finally, we submit the final considerations. to define uniform parameters3 or clear criteria so
that each individual is treated in the same way
BPC for persons with disabilities in the application process4. This extends to the
characterization of the disability degree of the
Since 1988, definitions of disability for disabled person. The expert evaluation should
granting the BPC have undergone several posi- consider both the severity and its persistence over
tive changes. Until 2007, the concept of disabil- time, which is fundamental for the granting of
ity inscribed in the law was strictly biomedical. benefit and that is not necessarily a concern of
Eligibility criteria were based on the concept of the physician who attended that person.
disability as an incapacity for independent living The evaluation also depends on the values,
and work resulting from bodily anomalies / inju- perceptions and even professional bias of those
ries. Resulting from a strong questioning of the involved in the various stages of the granting

Ciência & Saúde Coletiva, 22(11):3527-3536, 2017

process. Diverse values, especially those relat- Analysis categories
ed to different professional cultures, can hinder
communication or involve divergent conceptions In order to discuss the extent to which access
about disability. Health professionals involved in barriers to BPC may be related to cooperation
the diagnosis of disability, independent living and coordination gaps, we briefly define these
and participation have different understandings, categories as they guided data analysis.
especially when it comes to people with some
physical or mental disability5,6. There are also Access
differences between medical professionals and
social workers. While physicians recognize the As an analytical category, access has already
importance of social assessment in the granting been widely studied and applied in the areas of
process, they express greater resistance to this health and education, but little in social security
partnership, as well as with regard to BPC objec- and welfare. In social security, access is regulated
tives5,7. by participation in the contributory structure.
Thus, access problems are more investigated re-
garding entry in the service, that is, difficulties
Research methodology and facilities that individuals face while request-
ing a given benefit. In welfare, due to the charac-
Data were collected in the second half of 2015 teristics of its target population, the investigation
from institutions and stakeholders involved in of access implies understanding not only aspects
the formulation and granting process: INSS and related to the moment of application, but also
MDS national managers, professionals – admin- those related to restrictions that precede and
istrative technicians; INSS medical experts and involve this request, such as information about
social workers – and potential beneficiaries, that the benefit, conditions to request and access the
is, BPC applicants. Although not necessarily par- implementing agencies, as well as the values and
ticipating in the granting process, which is oper- attitudes of the professionals responsible for the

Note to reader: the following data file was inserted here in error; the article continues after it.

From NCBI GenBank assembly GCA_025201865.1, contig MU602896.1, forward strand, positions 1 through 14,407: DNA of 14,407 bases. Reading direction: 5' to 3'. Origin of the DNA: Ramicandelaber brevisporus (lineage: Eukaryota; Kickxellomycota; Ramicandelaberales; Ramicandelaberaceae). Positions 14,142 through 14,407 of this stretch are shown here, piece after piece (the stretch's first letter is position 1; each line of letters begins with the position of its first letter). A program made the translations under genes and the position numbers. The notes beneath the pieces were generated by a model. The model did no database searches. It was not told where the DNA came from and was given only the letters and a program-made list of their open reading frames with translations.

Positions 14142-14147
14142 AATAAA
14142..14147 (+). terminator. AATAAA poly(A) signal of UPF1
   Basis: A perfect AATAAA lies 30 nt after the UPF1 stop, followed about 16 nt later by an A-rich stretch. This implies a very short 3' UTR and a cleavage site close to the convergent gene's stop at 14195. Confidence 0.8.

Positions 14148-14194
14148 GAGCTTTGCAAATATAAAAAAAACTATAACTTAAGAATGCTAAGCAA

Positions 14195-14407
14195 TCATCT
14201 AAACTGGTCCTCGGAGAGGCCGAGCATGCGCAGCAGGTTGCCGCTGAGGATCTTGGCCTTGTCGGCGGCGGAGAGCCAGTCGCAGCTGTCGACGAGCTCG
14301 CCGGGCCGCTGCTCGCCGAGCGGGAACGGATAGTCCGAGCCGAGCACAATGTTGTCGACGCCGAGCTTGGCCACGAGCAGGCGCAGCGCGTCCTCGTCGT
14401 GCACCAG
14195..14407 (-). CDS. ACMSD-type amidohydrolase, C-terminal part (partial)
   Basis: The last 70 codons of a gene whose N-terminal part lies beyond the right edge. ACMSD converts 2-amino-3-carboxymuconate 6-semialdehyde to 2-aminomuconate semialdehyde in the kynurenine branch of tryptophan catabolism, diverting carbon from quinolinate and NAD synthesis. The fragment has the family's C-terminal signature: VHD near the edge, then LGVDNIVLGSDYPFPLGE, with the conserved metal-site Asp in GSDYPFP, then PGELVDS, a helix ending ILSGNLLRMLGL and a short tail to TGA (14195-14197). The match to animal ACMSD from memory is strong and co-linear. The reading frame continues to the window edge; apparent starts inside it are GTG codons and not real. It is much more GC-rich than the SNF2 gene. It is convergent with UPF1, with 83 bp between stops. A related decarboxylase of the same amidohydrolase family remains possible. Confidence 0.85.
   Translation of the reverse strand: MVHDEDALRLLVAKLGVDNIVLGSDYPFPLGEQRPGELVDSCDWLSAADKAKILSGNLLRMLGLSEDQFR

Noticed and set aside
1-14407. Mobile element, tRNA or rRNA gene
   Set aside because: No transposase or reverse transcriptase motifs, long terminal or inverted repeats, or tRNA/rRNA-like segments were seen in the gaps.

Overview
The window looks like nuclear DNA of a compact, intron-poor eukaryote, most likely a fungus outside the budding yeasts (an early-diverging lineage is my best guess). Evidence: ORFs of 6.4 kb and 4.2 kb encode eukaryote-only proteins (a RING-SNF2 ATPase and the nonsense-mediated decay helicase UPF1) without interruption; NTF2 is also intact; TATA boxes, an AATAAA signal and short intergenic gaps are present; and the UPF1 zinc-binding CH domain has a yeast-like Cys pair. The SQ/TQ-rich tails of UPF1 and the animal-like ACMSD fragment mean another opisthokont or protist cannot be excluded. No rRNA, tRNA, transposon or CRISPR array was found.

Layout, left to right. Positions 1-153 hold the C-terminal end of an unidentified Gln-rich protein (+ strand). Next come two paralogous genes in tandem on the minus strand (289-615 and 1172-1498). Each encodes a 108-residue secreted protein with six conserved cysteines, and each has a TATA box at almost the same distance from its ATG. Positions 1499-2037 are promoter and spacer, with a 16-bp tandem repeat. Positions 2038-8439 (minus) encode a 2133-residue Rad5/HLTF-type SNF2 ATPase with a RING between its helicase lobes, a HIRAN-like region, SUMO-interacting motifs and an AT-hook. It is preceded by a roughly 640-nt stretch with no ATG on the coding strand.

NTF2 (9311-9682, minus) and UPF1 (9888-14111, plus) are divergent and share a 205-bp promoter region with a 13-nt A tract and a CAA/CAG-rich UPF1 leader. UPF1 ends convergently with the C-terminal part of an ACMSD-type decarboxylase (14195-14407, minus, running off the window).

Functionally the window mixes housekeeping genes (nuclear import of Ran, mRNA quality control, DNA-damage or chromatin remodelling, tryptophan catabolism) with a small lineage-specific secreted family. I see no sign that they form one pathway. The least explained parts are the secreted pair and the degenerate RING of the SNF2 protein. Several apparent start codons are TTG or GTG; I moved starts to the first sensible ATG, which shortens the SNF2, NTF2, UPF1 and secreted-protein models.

ationalized by the INSS at the local level, social various stages of the evaluation. In the case of
workers of the Social Welfare Reference Center people with disabilities, it is important to under-
(CRAS) – the municipal unit that is the gateway stand how the relationships between the three
to the population service – may also have an im- sectors involved can facilitate or hinder access.
portant role in the referral of potential beneficia- Access to services involves cultural, geograph-
ries to the INSS. In order to verify intersectoral ic, economic, organizational and individual char-
coordination/cooperation at the local level, we acteristics. In our study, we took access as acces-
interviewed a social worker in each selected mu- sibility – that is, the components that facilitate or
nicipality. hinder access to the care service8-10. Accessibility
Three medium-sized municipalities (South- is related to the characteristics of the services that
east, Northeast and North) were intentionally allow their achievement and use, such as orga-
selected. Data were collected in agencies with a nization, geographic availability, ability to pay
significant number of professionals working in and acceptability8. In addition, access influencing
the granting process and in the high frequency factors are age, gender and values; conditions for
of beneficiaries and granting profiles, indicated arriving at and entering services; needs perceived
by the research contractor. The semi-structured by the patient or diagnosed11.
interviews sought to understand, according to These factors and realms, originally analyzed
the specificity of each segment, perceptions and for access to health services, can be applied to
positions regarding the access barriers related to other social services where there is an explicit
the study components. INSS professionals and need of the individual, as is the case of persons
applicants were interviewed at INSS agencies on with disabilities who access the BPC. In the re-
the days scheduled for the social and/or medical search, they were classified into three main com-
evaluation of the elderly and people with dis- ponents of access: the individual component, the
abilities. CRAS social workers were interviewed socio-familiar member and the organizational
at CRAS headquarters. National managers were component. In this paper, we specifically discuss
interviewed via Skype. We interviewed 30 appli- the barriers to access to BPC produced by the
cants, 15 professionals and 5 national managers. organizational component. We introduced the
Vaitsman J, Lobato LVC